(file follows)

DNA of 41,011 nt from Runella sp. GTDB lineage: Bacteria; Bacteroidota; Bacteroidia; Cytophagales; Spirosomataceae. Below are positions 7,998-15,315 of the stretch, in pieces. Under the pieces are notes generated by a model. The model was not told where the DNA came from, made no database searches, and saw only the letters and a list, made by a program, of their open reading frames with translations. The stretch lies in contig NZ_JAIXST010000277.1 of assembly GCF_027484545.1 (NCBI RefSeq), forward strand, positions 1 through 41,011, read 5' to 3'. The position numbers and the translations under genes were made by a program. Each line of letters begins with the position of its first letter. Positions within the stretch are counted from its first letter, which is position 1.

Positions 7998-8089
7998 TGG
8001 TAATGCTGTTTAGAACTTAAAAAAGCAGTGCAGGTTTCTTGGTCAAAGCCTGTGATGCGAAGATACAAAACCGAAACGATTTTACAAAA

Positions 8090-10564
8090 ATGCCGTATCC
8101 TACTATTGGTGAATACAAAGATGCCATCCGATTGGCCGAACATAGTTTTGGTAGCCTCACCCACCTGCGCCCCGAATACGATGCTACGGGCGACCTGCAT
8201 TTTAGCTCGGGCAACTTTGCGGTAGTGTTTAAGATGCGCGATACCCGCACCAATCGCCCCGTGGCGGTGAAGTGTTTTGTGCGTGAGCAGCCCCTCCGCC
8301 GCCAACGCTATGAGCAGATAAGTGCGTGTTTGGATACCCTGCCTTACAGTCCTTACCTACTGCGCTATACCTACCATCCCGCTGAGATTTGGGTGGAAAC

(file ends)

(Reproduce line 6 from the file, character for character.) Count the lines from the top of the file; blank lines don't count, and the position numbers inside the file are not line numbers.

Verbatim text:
8090 ATGCCGTATCC